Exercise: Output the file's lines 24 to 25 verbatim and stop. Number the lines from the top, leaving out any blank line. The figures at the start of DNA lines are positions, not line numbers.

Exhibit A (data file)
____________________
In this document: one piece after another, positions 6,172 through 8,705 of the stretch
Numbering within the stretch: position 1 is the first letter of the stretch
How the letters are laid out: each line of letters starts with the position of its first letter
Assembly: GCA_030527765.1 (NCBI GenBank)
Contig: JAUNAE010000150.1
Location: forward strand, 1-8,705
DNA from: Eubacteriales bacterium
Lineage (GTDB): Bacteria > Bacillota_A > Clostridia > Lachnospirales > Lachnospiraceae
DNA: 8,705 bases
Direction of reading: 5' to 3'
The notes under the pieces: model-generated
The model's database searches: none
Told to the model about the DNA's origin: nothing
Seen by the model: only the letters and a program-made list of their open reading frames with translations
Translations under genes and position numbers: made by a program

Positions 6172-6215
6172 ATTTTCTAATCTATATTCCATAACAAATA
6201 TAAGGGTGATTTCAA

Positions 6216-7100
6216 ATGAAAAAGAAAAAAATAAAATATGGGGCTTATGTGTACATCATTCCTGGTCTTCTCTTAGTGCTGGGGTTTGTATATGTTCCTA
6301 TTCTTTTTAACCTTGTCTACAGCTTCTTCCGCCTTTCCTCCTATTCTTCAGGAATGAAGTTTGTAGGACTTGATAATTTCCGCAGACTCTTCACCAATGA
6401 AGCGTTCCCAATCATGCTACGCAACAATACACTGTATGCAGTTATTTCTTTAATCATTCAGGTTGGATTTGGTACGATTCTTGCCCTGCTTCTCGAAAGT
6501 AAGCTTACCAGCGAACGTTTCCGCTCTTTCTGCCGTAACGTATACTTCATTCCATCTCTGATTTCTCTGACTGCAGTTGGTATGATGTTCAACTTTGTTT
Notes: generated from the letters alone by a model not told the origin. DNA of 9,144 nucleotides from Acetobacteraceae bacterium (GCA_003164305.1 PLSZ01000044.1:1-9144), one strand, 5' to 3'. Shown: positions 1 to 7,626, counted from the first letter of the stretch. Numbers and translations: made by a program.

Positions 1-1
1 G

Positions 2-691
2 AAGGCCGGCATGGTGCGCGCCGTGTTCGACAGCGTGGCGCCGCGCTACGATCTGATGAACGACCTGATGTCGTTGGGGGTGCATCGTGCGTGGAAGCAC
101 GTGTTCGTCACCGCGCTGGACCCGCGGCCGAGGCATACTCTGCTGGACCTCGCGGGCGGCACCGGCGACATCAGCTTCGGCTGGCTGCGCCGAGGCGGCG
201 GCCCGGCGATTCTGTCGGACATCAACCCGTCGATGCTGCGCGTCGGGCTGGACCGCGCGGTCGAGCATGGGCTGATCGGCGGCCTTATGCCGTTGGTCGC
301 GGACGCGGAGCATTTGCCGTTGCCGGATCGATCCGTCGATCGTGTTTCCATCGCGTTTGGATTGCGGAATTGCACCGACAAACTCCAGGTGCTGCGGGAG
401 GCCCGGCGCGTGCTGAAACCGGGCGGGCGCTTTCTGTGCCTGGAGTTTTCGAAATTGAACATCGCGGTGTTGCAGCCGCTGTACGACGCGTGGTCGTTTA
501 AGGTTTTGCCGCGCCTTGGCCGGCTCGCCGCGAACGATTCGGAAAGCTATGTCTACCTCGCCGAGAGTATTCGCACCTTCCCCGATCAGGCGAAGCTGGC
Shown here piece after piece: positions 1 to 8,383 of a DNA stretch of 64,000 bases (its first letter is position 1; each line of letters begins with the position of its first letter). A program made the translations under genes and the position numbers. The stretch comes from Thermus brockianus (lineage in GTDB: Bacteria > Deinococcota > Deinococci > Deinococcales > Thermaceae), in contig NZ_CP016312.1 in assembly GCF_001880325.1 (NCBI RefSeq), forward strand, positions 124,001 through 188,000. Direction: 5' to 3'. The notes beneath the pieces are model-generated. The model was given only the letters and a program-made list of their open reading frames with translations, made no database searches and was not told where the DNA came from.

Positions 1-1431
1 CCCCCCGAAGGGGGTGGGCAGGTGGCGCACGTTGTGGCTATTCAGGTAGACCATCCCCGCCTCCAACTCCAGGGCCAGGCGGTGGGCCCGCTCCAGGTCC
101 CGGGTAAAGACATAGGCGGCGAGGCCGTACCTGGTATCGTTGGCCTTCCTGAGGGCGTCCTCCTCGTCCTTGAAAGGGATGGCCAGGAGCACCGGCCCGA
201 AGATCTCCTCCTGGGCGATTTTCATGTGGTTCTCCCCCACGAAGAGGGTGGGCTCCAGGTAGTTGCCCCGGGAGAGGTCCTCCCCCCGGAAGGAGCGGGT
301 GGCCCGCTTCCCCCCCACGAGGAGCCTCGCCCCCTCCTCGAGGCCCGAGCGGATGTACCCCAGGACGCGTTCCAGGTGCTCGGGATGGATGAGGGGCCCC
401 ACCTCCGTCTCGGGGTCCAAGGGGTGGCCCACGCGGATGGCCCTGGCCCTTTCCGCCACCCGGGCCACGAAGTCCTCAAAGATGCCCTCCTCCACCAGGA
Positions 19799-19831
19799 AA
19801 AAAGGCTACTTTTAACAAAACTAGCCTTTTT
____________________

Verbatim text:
Notes: generated from the letters alone by a model not told the origin. DNA of 9,144 nucleotides from Acetobacteraceae bacterium (GCA_003164305.1 PLSZ01000044.1:1-9144), one strand, 5' to 3'. Shown: positions 1 to 7,626, counted from the first letter of the stretch. Numbers and translations: made by a program.

Positions 1-1